Memory and Learning
You are running late for a class, and can’t find your keys. Scheduled to take an important exam; it’ crucial that you arrive on time. You retrace your steps, but you can’t find them anywhere—oh, wait. They’re in your hand. Feeling foolish, you make it to class just in time, and begin the test. With seemingly no effort, you complete a series of questions involving complex mathematical problems. You’re feeling confident—after all, you had studied for days, determined to learn the formulas. By committing them to memory, you were able to learn these formulas, and retrieve the information at will.
Although learning and memory have unique definitions, it is impossible to separate the two. Learning is defined as a process that will modify or alter a following behavior; memory is defined as the process by which we recall past experiences or information that has been stored in our brain. Clearly, without memory there is no “proof” of our learning, and without learning there is no stored information to recall from our memory. Without memory, we would demonstrate only pre-programmed genetic reflexes and commonplace conduct.
Although it is already universally agreed that memory and learning can not exist without the other, the mechanisms leading to their co-dependence are still one of the most studied phenomena in the field of neuroscience. So, how were you able to learn complex formulas, but weren’t able to remember something as simple as where you put your keys? Memory can be classified into three categories: Short term memory (STM), long term memory (LTM), and sensory memory. Sensory memory processes outside stimuli and provokes an innate reflex: the smell of food, for example, can subconsciously bring on feelings of hunger.
Sensory memory is fleeting—lasting anywhere from a few milliseconds to one or two seconds— and is considered one of the necessary components of perception. Because of its fleeting quality, sensory memory is the first step to the use of STM. We use our STM to recognize daily occurances. We may hear the ringing of a telephone and understand it for what it is, or recognize a passing face in the crowd. STM has limited room, and typically can hold seven or less bits of information at a time. Our STM can be interrupted by distractions and usually lasts anywhere between a few seconds and several hours.
Thus, it can be very easy to forget where you put your keys. (A Brief Introduction the Brain, 1). LTM stores significant information and is unlimited. It can last indefinitely. Events and information become part of our LTM by way of constant re-occurrence or intent studying. LTM can be either declarative, or implicit. Declarative memories are things you can express in words; reciting those mathematical equations, for example. Implicit memory aids us in the things we do by rote, that are expressed wordlessly, such as “motor memories”: riding a bike, brushing your teeth, etc. (Memory and Learning, 2).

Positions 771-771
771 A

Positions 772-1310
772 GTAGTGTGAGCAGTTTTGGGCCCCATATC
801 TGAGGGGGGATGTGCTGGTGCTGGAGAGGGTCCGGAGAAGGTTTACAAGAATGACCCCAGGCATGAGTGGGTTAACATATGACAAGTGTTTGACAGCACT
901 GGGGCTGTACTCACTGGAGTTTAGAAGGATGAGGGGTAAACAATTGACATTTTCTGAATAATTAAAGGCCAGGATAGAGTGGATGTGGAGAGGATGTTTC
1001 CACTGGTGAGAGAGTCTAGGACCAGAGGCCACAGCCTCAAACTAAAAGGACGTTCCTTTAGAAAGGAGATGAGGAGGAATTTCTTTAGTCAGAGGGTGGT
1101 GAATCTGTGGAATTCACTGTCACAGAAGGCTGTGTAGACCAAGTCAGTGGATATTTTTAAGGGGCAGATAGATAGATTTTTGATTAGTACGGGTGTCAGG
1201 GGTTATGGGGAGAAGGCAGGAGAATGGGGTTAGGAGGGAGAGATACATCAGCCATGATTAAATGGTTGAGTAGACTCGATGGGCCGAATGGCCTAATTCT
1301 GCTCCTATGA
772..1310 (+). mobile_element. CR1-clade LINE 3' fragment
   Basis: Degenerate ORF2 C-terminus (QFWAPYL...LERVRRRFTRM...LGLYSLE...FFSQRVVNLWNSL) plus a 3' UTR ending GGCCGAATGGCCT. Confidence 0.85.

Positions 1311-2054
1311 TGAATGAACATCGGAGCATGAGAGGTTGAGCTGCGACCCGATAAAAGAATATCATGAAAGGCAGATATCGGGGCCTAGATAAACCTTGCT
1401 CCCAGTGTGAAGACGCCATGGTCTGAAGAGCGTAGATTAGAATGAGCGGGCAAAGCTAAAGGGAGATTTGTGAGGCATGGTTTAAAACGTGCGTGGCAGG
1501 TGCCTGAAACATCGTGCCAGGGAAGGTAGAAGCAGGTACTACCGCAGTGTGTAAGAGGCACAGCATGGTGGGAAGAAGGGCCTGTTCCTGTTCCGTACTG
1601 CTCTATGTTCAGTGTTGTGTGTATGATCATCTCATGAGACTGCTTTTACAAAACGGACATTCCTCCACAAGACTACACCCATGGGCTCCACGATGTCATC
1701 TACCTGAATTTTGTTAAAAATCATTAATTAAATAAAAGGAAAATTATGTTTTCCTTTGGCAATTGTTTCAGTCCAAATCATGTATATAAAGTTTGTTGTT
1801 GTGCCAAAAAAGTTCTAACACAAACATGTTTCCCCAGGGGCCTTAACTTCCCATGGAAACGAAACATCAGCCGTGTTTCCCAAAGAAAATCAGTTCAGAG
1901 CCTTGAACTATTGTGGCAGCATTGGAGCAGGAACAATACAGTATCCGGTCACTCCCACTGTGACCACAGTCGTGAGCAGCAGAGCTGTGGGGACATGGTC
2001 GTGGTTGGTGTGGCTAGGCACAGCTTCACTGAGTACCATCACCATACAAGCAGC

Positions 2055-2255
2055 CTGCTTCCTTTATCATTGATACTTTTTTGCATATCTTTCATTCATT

Although both classified as LTM, declarative and implicit memory act independently of each other, as demonstrated in study of the brain: declarative memory relies on the cerebrum and hippocampus, and implicit memory involves the cerebellum. Memory causes alterations to occur in the brain. Memories are stored in the synapse, where nerve cells exchange information. Changes in synapse plasticity determine if incoming information is stored in our STM or LTM. In order to create new neuron connections, our synapses must be pliable and be able to initiate functional changes indefinitely.
It has been said that learning is a life-long process. This is true: whether we intentionally study facts and figures, or are naturally exposed to constant experience, the brain just keeps on storing memories, with or without your help. “Brain Plasticity: What is it? ” Neuroscience for Kids. 28 April 2009 http://www. faculty. washington. edu/chudler/plast. html Chamberlain, David. 1995. “Prenatal Memory and Learning. ” Life Before Birth. 28 April 2009 http://www. birthpsychology. com/lifebefore/earlymem. html “Learning. ” A Brief Introduction to the Brain. 28 April 2009 http://www. ifc.
unam. mx/Brain/learning. htm. “Learning and Memory. ” 2000. The National Academy of Sciences. 28 April 2009 http://pnas. org/content/97/23/12403. full “Memory” A Brief Introduction to the Brain. 28 April 2009 http://www. ifc. unam. mx/Brain/memory. htm “Memory and Learning. ” The Brain From Top to Bottom 28 April 2009 http://thebrain. mcgill. ca/flash/d/d_07/d_p/d_07_p_tra/d_07_p_tra/html/ Rohatgi, Ruchi. 2008. “Learning and Memory. ” Serendip. 28 April 2009 http:www. serendip. brynmawr. edu/exchange/node/1681 Woolfolk, Anita. Educational Psychology. 7th ed. Boston:: Allyn and Bacon 1998.Sample Essay of StudyFaq.com